Yesterday was monumental. I prayed with a 92 year-old-woman who had a bowel movement in her bed, specifically a poop, immediately after I prayed for her. I didn’t know it right away. A nurse who came into the room shortly after me, reported back and thanked me. Apparently, they had been waiting for the patient to poop and my presence did the trick.
I suppose I do have that effect on people. Sometimes they or even you, feel so relaxed that one can let themselves go or become relaxed once I finally leave a room.
Whatever the case may be, is it fair to say God used me to help an elderly woman poop her bed?
This is the kind of theological question we should all grapple with today.
What does God hold me responsible for or give me credit for being a part of?
I don’t know to what extent our actions are commendable or deplorable in causing a ripple into eternity. I know that the letter to the Colossians as well as other biblical letters advocate for Christians lives to be evidently marked by a new nature. This nature is clothed in tender-hearted mercy, kindness, gentleness, and patience (Col. 3:12-15) It implores us to forgive and to lean into a love that binds us together in perfect harmony.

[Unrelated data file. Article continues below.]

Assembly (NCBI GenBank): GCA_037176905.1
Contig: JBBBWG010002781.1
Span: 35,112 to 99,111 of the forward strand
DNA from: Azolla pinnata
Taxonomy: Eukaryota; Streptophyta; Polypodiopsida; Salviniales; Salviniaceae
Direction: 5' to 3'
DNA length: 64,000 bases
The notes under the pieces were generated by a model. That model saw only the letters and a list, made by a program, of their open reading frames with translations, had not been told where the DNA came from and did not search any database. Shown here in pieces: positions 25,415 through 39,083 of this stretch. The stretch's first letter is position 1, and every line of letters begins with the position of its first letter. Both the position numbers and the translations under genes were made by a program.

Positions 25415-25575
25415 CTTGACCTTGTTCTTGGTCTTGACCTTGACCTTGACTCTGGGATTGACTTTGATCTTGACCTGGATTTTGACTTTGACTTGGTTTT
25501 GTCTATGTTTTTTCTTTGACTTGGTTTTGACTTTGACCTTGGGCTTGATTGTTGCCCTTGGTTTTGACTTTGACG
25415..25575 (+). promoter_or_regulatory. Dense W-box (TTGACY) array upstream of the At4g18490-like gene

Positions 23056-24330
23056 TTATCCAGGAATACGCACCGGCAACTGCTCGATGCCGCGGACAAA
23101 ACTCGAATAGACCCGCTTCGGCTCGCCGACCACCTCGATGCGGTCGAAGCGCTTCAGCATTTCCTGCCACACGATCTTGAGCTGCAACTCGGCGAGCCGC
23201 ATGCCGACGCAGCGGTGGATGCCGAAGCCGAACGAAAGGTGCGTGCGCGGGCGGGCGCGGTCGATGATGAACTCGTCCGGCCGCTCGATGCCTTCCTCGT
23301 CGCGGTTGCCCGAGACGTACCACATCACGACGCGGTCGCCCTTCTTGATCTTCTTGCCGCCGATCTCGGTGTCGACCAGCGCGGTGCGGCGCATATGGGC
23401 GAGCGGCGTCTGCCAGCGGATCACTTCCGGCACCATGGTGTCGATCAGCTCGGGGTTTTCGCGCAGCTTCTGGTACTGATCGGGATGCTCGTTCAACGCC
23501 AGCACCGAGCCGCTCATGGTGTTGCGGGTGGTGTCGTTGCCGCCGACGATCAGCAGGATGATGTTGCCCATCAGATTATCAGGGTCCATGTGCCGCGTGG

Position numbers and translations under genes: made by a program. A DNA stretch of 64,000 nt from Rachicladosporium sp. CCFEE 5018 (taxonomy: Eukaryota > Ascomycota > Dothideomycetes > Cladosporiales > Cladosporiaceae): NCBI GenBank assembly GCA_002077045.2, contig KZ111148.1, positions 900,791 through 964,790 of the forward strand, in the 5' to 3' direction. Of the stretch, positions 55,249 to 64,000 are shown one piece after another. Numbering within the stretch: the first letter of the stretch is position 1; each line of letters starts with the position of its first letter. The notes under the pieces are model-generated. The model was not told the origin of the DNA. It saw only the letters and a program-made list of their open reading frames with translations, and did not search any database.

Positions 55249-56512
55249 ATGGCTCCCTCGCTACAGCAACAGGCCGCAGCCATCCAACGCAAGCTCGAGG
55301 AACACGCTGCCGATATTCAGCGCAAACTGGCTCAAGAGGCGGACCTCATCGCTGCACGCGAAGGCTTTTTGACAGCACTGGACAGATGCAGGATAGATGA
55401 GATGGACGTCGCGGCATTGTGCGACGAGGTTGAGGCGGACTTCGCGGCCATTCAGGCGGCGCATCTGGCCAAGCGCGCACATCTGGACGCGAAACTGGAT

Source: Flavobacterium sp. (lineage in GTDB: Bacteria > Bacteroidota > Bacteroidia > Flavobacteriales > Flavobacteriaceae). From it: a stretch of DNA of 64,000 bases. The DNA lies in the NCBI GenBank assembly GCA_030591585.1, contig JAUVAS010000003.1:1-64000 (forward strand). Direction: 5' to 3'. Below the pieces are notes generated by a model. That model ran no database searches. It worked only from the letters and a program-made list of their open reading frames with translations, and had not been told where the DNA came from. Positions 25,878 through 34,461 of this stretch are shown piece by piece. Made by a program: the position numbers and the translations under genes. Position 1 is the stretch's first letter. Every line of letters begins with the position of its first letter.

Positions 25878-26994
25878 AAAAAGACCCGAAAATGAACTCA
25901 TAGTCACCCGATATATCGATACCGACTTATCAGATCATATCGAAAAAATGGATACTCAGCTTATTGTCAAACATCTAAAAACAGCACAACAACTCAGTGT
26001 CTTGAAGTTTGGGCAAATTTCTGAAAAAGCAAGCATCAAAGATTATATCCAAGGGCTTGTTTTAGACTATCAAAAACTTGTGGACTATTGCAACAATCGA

To this end our work when ruled by Christ in the place of our hearts grants us potential to minister in movement, perhaps even ones from the bowels.
I remember one summer between semesters in college, I cared for my maternal grandmother for a week. She had dementia, so I fed her, spent time with her, and just made sure she didn’t get hurt or into trouble. I made her lots of grilled cheese, monitored her banana intake and tried to make conversation with her. She slept a lot, almost fell down the stairs once and peed on the kitchen floor. I remember she was mildly upset; I remember having to clean it up, a little annoyed.
I also remember in that moment God speaking to me about love, about how love in its most ideal form is about reciprocation. My grandma who at times took care of me, I now took care of and had the opportunity to love in a variety of ways, most of which she would not remember.
For love to be most real, most felt, most liberating, it must be reciprocated. We must have assurance of its existence to be secure enough to give love back. To love God back we must experience love, then we can give God back our affection and devotion. We hope to continue in its wild cycle. Love is also secure because it is eternal.
Love is monumental and its more than yesterday, it’s forever. It’s more than a passing movement but I’m hopeful and thankful that it might be found in a movement that passes.